Aviation fuel formerly known as “kerosene” which is suitable for most jet aircraft.
It meets stringent international requirements, particularly those of the latest versions of the AFQRJOS, the British DEF STAN 91-91 standard, the ASTM D1655 standard, and the NATO F-35 specification.
It has a minimum flashpoint of 38°C and a maximum freezing point of -47°C.
JET A-1 is the principal fuel used for jet turbine engines. It is also used in general aviation for compatible diesel engine planes. Jet fuel is a mixture of a large number of different hydrocarbons.
The range of their sizes (molecular weights or carbon numbers) is restricted by the requirements for the product, for example, the freezing point or smoke point. Kerosene-type jet fuel (including Jet A and Jet A-1) has a carbon number distribution between about 8 and 16 (carbon atoms per molecule); wide-cut or naphtha-type jet fuel (including Jet B), between about 5 and 15.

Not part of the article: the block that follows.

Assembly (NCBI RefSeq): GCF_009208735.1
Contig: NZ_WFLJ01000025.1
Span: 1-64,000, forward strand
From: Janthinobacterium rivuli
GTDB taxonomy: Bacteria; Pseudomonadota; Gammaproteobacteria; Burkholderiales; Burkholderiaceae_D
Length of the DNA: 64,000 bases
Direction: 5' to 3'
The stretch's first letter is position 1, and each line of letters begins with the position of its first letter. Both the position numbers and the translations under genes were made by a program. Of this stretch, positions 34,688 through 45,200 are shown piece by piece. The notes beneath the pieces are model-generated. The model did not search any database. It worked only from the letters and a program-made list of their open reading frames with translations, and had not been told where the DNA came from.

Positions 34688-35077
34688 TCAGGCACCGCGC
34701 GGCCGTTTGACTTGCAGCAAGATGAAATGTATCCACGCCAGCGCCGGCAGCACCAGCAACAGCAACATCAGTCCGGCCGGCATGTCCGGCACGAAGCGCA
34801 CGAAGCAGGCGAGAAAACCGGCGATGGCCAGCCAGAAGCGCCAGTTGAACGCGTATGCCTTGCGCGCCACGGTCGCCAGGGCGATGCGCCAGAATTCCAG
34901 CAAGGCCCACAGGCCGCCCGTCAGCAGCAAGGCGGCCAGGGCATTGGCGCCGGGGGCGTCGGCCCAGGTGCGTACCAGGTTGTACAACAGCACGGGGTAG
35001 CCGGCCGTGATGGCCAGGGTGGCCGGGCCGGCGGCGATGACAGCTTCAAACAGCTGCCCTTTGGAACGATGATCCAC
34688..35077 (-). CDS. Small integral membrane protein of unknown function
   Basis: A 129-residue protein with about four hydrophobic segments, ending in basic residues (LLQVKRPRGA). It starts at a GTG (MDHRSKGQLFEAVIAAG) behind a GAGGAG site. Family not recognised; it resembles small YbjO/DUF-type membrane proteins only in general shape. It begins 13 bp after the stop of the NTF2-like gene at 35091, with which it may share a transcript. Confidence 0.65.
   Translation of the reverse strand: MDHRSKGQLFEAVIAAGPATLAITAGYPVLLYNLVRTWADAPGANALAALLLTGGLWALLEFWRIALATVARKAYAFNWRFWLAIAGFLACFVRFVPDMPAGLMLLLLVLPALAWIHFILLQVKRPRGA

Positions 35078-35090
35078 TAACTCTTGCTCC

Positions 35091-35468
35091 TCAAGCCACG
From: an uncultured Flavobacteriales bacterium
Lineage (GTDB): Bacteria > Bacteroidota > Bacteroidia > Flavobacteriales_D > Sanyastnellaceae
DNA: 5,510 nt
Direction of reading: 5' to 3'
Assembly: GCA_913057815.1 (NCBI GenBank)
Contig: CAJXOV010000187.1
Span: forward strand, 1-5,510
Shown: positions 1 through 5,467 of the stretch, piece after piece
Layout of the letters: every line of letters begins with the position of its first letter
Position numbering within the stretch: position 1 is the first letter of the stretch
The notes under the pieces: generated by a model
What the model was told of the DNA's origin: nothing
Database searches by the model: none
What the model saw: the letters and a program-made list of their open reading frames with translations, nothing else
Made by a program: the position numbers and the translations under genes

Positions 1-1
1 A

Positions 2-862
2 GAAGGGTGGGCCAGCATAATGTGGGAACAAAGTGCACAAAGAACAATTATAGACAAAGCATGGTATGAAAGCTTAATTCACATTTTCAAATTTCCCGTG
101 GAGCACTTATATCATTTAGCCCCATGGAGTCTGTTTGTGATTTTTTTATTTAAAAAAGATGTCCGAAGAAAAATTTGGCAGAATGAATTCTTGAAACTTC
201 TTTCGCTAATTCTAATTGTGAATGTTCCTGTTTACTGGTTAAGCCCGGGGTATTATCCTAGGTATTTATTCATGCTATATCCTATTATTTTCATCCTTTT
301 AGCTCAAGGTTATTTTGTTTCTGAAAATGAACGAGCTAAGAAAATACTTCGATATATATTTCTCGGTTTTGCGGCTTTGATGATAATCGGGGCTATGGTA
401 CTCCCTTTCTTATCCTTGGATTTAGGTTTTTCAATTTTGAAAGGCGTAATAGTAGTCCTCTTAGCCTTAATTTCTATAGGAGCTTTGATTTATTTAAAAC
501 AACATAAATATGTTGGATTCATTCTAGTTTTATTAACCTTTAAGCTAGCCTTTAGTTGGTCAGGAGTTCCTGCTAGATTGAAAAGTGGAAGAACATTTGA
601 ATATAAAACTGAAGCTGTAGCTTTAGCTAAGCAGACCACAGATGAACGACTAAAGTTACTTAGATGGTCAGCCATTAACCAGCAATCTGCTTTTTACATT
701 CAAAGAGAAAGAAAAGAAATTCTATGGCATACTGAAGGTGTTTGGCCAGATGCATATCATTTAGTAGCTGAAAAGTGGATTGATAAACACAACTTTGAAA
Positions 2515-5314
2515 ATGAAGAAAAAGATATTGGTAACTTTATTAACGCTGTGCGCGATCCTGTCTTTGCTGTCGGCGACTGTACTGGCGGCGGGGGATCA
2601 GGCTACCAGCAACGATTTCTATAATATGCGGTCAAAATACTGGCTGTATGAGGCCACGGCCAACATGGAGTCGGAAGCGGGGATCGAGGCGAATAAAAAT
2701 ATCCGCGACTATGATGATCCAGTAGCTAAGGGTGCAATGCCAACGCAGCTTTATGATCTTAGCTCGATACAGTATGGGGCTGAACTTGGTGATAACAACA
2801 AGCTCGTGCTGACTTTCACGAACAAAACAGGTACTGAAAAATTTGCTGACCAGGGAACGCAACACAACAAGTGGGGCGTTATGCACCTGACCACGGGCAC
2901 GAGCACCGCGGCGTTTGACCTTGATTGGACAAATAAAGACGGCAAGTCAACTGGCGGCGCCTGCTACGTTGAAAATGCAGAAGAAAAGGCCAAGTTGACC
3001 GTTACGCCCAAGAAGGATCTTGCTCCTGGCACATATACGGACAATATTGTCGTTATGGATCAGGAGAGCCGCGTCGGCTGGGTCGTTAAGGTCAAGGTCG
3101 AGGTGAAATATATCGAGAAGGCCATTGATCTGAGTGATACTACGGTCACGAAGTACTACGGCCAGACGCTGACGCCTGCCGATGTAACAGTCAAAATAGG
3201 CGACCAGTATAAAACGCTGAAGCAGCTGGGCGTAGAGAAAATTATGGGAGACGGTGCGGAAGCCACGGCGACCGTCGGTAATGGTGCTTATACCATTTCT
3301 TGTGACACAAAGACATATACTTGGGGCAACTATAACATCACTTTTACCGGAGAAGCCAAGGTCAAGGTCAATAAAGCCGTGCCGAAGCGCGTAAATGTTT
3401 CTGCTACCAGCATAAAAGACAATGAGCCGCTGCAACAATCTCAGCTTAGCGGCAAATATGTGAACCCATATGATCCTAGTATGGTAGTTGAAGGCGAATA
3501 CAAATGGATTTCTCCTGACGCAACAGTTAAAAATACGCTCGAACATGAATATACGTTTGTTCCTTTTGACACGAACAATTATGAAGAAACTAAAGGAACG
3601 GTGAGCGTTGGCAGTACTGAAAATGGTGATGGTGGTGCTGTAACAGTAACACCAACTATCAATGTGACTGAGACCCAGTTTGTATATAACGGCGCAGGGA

But fuelling an engine with 95 or 98 won’t necessarily open the door to earth shattering performance or extreme levels of fuel economy if the engine is not specifically designed to run on it.
Premium grade fuels simply optimize an engine’s ability to make power through increased fuel density that offer a more controlled burn, reducing engine ping (detonation) and resulting in a smoother delivery of power.
These fuels also contain detergents and boosters which keep components such as valves, pistons and combustion components free of surface varnishes and carbon build-up, which may assist in promoting a longer service life.